Stem Cell Therapy and Autoimmune Disease

Arrow Left Go back to previous page Back to Treatments
Stem Cell Therapy and Autoimmune Disease

Stem Cell Therapy and Autoimmune Disease

Facts and Figures


Autoimmune Disease Facts and Figures

Symptoms can develope gradually over time

Autoimmune disorders often run in families and tend to target women more.

Coeliac disease (an autoimmune condition) affects at least 1 in 100 people in the US

The average time taken for someone to be diagnosed with Coeliac from the onset of symptoms is 13 years.

780,000 people in the US live with Crohn’s disease

Source: US National Library of Medicine

An autoimmune disease is a condition in which your immune system mistakenly attacks your body. The immune system normally guards against germs like bacteria and viruses. When it senses these foreign invaders, it sends out an army of fighter cells to attack them.

Normally, the immune system can tell the difference between foreign cells and your own cells however in an autoimmune disease, the immune system mistakes part of your body as foreign and it releases proteins called autoantibodies that attack healthy cells.

There are at least 80 types of autoimmune diseases and nearly any body part can be affected, some common autoimmune diseases include diabetes mellitus type 1, multiple sclerosis, psoriasis, rheumatoid arthritis, Addison’s disease, Graves disease and lupus.

Whilst autoimmune diseases are not inherited the genes that are passed from parents can contribute to the susceptibility for developing an autoimmune disease. Certain diseases such as psoriasis can occur among several members of the same family. This suggests that a specific gene or set of genes predisposes a family member to psoriasis. In addition, individual family members with autoimmune diseases may inherit and share a set of abnormal genes, although they may develop different autoimmune diseases.

The number of people who suffer from Autoimmune Diseases is not easy to calculate. The National Institutes of Health (NIH) estimates up to 23.5 million Americans suffer from autoimmune disease but the prevalence is rising. While the American Autoimmune Related Diseases Association (AARDA) say that number exceeds 50 million.

It appears that women get autoimmune diseases at a rate of about 2 to 1 compared to men — 6.4 percent of women vs. 2.7 percent of men, and often the disease starts during a woman’s childbearing years (ages 14 to 44). Some autoimmune diseases are more common in certain ethnic groups. For example, lupus affects more African-American and Hispanic people than Caucasians and is believed to impact over 239,000 Americans, of which more than 90 percent are women.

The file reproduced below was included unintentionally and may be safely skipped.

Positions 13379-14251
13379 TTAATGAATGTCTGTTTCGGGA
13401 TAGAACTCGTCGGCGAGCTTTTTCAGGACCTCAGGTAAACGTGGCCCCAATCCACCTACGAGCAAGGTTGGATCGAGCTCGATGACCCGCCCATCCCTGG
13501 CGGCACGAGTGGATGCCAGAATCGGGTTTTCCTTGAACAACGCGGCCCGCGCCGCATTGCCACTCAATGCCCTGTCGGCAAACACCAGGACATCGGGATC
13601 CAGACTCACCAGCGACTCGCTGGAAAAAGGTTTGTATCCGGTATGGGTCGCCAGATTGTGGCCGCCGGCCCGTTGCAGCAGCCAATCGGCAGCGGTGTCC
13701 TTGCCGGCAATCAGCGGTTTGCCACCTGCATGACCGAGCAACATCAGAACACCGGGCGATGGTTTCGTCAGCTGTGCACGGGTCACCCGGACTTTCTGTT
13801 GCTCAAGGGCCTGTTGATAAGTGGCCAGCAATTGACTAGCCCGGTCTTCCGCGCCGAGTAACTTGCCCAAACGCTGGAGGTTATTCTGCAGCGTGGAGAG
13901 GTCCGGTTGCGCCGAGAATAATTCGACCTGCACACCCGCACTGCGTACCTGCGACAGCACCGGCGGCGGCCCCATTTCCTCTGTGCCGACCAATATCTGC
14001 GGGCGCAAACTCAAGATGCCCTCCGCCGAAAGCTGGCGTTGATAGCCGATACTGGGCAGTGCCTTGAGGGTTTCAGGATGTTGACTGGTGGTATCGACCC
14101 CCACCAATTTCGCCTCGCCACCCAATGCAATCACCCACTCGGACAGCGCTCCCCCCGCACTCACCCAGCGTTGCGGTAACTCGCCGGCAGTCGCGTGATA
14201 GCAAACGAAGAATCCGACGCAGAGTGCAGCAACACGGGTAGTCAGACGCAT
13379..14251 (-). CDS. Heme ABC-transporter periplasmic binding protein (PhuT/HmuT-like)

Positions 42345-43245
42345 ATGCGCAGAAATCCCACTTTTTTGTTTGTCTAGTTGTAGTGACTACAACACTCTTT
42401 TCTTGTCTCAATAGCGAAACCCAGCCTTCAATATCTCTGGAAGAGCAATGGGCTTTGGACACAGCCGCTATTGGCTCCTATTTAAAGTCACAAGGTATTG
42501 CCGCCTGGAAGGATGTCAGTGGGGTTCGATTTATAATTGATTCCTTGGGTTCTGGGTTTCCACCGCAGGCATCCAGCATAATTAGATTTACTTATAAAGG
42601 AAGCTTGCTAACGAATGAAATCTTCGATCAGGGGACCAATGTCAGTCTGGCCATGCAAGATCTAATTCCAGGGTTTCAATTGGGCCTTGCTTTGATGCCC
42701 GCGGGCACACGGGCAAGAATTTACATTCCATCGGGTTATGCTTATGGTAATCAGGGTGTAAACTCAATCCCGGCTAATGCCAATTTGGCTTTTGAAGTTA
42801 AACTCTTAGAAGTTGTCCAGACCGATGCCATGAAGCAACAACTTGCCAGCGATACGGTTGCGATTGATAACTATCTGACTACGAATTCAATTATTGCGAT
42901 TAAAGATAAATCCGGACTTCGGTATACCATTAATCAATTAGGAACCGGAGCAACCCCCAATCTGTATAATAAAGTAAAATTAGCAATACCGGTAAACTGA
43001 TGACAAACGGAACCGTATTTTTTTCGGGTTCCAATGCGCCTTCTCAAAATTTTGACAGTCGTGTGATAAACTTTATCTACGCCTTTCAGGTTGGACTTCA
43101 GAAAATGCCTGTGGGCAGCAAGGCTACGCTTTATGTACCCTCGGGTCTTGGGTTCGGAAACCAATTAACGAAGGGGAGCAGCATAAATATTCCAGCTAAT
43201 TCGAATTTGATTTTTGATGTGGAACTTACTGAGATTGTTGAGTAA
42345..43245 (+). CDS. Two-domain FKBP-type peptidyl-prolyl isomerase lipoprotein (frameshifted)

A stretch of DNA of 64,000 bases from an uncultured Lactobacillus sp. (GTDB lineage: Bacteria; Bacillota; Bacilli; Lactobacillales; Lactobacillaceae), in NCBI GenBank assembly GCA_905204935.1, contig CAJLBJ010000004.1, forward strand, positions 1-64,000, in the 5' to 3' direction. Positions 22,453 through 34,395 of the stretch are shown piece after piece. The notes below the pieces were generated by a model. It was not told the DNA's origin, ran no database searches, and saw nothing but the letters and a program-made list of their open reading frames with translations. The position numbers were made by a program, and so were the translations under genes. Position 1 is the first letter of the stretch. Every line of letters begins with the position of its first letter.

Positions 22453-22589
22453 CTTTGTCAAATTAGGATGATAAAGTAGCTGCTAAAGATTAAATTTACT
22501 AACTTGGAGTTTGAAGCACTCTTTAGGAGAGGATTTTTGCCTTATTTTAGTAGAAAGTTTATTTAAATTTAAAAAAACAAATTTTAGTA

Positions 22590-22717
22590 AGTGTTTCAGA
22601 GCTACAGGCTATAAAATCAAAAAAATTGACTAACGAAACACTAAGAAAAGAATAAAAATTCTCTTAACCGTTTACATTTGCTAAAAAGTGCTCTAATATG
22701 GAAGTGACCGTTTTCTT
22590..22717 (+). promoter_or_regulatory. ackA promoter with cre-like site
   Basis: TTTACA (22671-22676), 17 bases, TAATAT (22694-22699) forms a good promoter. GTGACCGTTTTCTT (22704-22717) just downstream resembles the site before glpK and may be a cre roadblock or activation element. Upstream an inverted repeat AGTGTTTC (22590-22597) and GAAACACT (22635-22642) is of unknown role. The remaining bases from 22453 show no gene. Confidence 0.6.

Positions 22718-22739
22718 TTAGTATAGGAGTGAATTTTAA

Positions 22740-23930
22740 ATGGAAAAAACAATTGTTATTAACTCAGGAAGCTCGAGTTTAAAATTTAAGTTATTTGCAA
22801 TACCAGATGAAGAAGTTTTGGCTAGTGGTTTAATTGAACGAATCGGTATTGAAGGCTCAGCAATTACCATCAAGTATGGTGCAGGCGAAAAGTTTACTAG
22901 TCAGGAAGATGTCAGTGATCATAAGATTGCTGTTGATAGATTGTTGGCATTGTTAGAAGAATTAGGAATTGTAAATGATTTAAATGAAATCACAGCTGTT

Little is known about the causes of autoimmune diseases. Certain autoimmune diseases, like multiple sclerosis and lupus, run in families. However, not every family member will necessarily have the same disease, but they can inherit a susceptibility to an autoimmune condition and because the incidence of autoimmune diseases is rising, researchers suspect environmental factors like infections and exposures to chemicals or solvents might also be involved.

Research Into Stem Cell Treatment

However, today, new treatments and advances in stem cell research are giving new hope to people affected by Autoimmune Diseases. Stem cell therapy for Autoimmune Diseases is being studied for efficacy in improving the complications in patients through the use of their own stem cells. These autoimmune disorder treatments may help patients who don’t respond to typical drug treatment, want to reduce their reliance on medication, or are looking to try stem cell therapy before starting drug treatment.

While stem cells may not be the cure for autoimmunity, their properties hold promising potential to reduce symptom flare-ups and slow or control the progression of different diseases.  In particular, Mesenchymal stem cells, have been shown in studies to contain immunomodulatory effects and it is believed that systemic administration of these cells may alleviate some symptoms experienced by those who suffer from autoimmune diseases.  These stem cells also have the capacity to reduce inflammation, which can be advantageous for diseases where too much inflammation is a cause of symptoms. Whilst further clinical trials in humans have proven intravenous injection of MSCs is safe and feasible for the treatment of MS.

Protect Their Future Health

If you want more information on how you could bank your children’s baby teeth for potential future therapeutic use, have a chat to one of our team or download our guide to stem cell banking.

For more information on the latest breakthroughs in stem cell therapies and treatments see our news articles.